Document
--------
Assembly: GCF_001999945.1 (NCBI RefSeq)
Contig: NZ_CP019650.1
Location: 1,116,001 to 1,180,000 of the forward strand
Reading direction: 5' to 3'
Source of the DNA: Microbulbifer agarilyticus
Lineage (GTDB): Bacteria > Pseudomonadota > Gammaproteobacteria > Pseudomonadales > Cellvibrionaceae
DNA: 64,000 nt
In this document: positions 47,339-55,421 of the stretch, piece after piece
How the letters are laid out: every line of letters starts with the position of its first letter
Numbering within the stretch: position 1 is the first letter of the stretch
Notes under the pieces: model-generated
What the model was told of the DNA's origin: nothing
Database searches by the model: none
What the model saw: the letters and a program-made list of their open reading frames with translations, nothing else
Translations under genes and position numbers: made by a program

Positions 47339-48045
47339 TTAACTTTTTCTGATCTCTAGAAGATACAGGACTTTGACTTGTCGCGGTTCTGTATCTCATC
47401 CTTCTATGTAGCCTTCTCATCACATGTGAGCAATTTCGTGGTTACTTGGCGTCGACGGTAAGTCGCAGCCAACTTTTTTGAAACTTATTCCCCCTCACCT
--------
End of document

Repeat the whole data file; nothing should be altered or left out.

Assembly: GCF_001999945.1 (NCBI RefSeq)
Contig: NZ_CP019650.1
Location: 1,116,001 to 1,180,000 of the forward strand
Reading direction: 5' to 3'
Source of the DNA: Microbulbifer agarilyticus
Lineage (GTDB): Bacteria > Pseudomonadota > Gammaproteobacteria > Pseudomonadales > Cellvibrionaceae
DNA: 64,000 nt
In this document: positions 47,339-55,421 of the stretch, piece after piece
How the letters are laid out: every line of letters starts with the position of its first letter
Numbering within the stretch: position 1 is the first letter of the stretch
Notes under the pieces: model-generated
What the model was told of the DNA's origin: nothing
Database searches by the model: none
What the model saw: the letters and a program-made list of their open reading frames with translations, nothing else
Translations under genes and position numbers: made by a program

Positions 47339-48045
47339 TTAACTTTTTCTGATCTCTAGAAGATACAGGACTTTGACTTGTCGCGGTTCTGTATCTCATC
47401 CTTCTATGTAGCCTTCTCATCACATGTGAGCAATTTCGTGGTTACTTGGCGTCGACGGTAAGTCGCAGCCAACTTTTTTGAAACTTATTCCCCCTCACCT